Sunday, October 31, 2010

Orktoberfest Observations

Having had a week now to digest Orktoberfest I've had time to formulate a few observations.

The composition system for Orktoberfest was one where there were a series of hard caps which you weren't allowed to violate. This made it quite difficult to gauge the strength of the list that you should aim for. You are worried that if you don't take some of the harder options then you end up with a knife at a gunfight while if you go too hard then you deny your a challenge.

In general I thought the lists at Ork tended towards the harder end but with more than a smattering of what I'd call weaker lists. I'm not sure whether the players with weaker lists took them as a conscious decision or because they haven't got their heads around 8th Ed yet.

My list was hard in that it had two WLCs. Certainly having seen what was on offer I'd probably drop one in future. That said, my list was appropriate for the match-ups I had;

Round 1 - Bloodthirster, Nails Daemon list

Round 3 - Death Magic Slaan with 2-3 of the main tricks

Round 4 - Strong Daemons, lots of fiends, usual suspects

Round 5 - Two Dragon, avoidance High Elves

Round 6 - Certainty Slaan with Life, lots of sallies

So in five of the six games I had pretty fair matchups. Notwithstanding that I'd drop the second WLC in future as two seemed to act as a flag to opponents. The list had little other shooting - the Doomrocket and 6 Gutter Runners.

Personally I would have preferred a panel comp with in-built Comp-battle (BPs adjusted by differential in Comp) but understand that when pack went up we were in early stages of 8th. Both the OZ and NZ Masters will have Player assessed comp so it will be interesting to see how this goes (I expect there will be some griping).

Leading on from this, scenarios. Orktoberfest used a half-pie scenario system over the weekend. Effectively it was Dawn Attack, 4 Battlelines and a homegrown Messengers scenario. I think that using the rulebook scenarios has a positive influence on list composition and just playing Battleline effectively encourages harder lists - ones that harvest/deny points rather than contest objectives or have to deal with scenario special rules. While people might not like all the scenarios I think that they are a great balancing factor.

Other special rules that were played were infinitely high hills, Look Out Sir on Spells and fleeing troops give up points at the end of the game. None of these added anything positive to the game. I was on both sides in terms of benefit. My Skaven characters got LOS against big spells which is a major boost. As I have said previously while the spells are potentially disastrous they are an incentive to spread the risk. Introducing abstract cover for large creatures I think is wrong. It's a fundamental rules change that is not needed. Big gribblies need to be in danger as it is very hard to get points from them in the limited turns you have before they get into combat. Again fleeing troops giving up points is not a positive rules change. Essentially without it you need to construct your list so that you must finish units off to get points. This means that your list needs to be multidimensional in that you need some form of ranged attack capability so you can get points at the end. You also need to have combat potential as winning combat is the quickest way to get points. However in winning combat you need to commit to harvest the points i.e. pursue rather than reform. This acts as a further tactical decision you must make.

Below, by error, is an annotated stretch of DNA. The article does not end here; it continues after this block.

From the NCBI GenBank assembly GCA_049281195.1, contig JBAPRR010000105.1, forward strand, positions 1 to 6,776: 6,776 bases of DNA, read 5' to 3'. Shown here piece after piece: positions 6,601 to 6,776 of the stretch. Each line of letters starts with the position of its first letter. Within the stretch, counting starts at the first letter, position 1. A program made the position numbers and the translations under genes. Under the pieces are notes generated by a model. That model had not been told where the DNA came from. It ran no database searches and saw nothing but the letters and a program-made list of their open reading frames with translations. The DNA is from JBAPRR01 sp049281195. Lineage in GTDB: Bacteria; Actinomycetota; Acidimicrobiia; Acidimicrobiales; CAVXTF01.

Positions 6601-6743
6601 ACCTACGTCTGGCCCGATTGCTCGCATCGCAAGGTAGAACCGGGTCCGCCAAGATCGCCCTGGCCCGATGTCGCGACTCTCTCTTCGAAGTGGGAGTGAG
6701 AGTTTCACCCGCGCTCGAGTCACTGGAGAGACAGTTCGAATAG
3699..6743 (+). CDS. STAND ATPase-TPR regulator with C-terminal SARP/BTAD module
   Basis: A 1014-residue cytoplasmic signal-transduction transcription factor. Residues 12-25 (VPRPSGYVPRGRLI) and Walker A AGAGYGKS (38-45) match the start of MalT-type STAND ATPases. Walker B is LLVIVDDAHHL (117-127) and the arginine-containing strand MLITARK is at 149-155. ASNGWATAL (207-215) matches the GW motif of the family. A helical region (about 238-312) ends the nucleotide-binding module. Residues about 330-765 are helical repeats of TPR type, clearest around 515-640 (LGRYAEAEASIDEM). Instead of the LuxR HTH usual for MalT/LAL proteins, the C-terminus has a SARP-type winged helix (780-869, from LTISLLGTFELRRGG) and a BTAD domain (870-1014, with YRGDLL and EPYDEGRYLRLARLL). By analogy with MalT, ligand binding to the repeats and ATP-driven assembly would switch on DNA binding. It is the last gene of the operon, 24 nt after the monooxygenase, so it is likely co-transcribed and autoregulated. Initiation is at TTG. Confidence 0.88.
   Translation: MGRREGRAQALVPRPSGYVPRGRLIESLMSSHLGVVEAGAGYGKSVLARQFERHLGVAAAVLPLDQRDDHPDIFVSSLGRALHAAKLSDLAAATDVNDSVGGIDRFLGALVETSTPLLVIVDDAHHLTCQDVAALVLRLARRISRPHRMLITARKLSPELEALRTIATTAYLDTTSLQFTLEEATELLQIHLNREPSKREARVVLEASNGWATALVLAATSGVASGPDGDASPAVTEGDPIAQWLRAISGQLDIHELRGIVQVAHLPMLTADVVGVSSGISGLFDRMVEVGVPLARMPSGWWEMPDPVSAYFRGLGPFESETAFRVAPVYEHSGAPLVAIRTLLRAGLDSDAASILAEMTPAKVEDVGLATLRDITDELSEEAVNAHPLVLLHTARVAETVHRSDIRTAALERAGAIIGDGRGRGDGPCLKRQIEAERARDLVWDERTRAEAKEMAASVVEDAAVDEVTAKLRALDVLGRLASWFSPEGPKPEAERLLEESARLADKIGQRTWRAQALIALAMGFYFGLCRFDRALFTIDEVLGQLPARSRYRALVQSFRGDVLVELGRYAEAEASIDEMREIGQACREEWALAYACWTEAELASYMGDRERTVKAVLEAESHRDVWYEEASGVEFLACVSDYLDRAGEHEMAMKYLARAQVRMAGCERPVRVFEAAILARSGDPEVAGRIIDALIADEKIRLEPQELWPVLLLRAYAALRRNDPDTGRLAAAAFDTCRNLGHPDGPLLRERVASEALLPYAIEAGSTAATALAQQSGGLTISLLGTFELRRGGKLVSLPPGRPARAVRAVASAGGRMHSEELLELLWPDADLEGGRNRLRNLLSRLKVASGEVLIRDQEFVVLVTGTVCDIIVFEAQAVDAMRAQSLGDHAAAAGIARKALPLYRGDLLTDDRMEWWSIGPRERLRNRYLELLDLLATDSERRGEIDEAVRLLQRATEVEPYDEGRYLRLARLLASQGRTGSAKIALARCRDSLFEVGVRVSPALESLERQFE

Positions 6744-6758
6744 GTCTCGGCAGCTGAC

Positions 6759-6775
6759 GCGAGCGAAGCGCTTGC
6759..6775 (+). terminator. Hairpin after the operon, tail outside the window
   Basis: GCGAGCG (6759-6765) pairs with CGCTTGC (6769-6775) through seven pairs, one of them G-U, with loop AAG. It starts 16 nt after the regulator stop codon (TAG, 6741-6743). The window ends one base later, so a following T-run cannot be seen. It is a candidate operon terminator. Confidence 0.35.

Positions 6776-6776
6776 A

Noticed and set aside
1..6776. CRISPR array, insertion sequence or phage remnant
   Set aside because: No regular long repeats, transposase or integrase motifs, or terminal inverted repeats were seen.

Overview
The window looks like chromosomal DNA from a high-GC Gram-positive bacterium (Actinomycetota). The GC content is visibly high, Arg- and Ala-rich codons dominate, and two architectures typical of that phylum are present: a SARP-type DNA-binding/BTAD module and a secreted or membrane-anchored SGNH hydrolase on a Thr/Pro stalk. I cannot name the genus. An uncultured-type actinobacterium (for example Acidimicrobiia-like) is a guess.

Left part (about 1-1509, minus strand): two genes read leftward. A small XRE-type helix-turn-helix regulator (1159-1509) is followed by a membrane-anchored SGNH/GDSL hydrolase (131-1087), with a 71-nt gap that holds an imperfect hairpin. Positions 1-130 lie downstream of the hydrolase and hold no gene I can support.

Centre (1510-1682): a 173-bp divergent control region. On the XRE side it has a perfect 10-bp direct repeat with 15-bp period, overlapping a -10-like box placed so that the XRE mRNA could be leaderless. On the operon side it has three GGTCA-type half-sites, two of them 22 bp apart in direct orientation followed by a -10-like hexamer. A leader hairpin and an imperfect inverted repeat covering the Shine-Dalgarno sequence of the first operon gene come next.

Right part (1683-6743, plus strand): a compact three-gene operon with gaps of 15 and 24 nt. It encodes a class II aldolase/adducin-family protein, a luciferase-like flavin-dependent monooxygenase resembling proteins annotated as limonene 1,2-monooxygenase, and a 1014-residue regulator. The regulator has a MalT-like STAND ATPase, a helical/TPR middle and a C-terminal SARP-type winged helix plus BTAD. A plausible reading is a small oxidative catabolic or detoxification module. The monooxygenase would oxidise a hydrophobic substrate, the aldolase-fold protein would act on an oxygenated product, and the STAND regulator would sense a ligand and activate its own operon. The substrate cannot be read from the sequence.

The only special rule that they used that I did like was the 12 die limit on the number of power dice you can use. Without this a Slaan with Focused Rumination and Death Magic for instance would be ridiculous. It is already a very strong combo but at least it has an upper limit.

Overall I had a lot of fun at Orktoberfest - great opponents helps - but I'm unconvinced that moving the game rules away from what is in the book was successful.

I like the game out of the book with the overlay of panel composition scoring around a series of guidelines. To date I think that there is only one thing in the game that is truly broken - the Power Scroll - however there are builds and combos that are stronger than others. This can be dampened by the use of scenarios but true game balance requires a form of composition and the ability of TO to veto certain lists if they are significantly stronger/weaker than the rest of the field.

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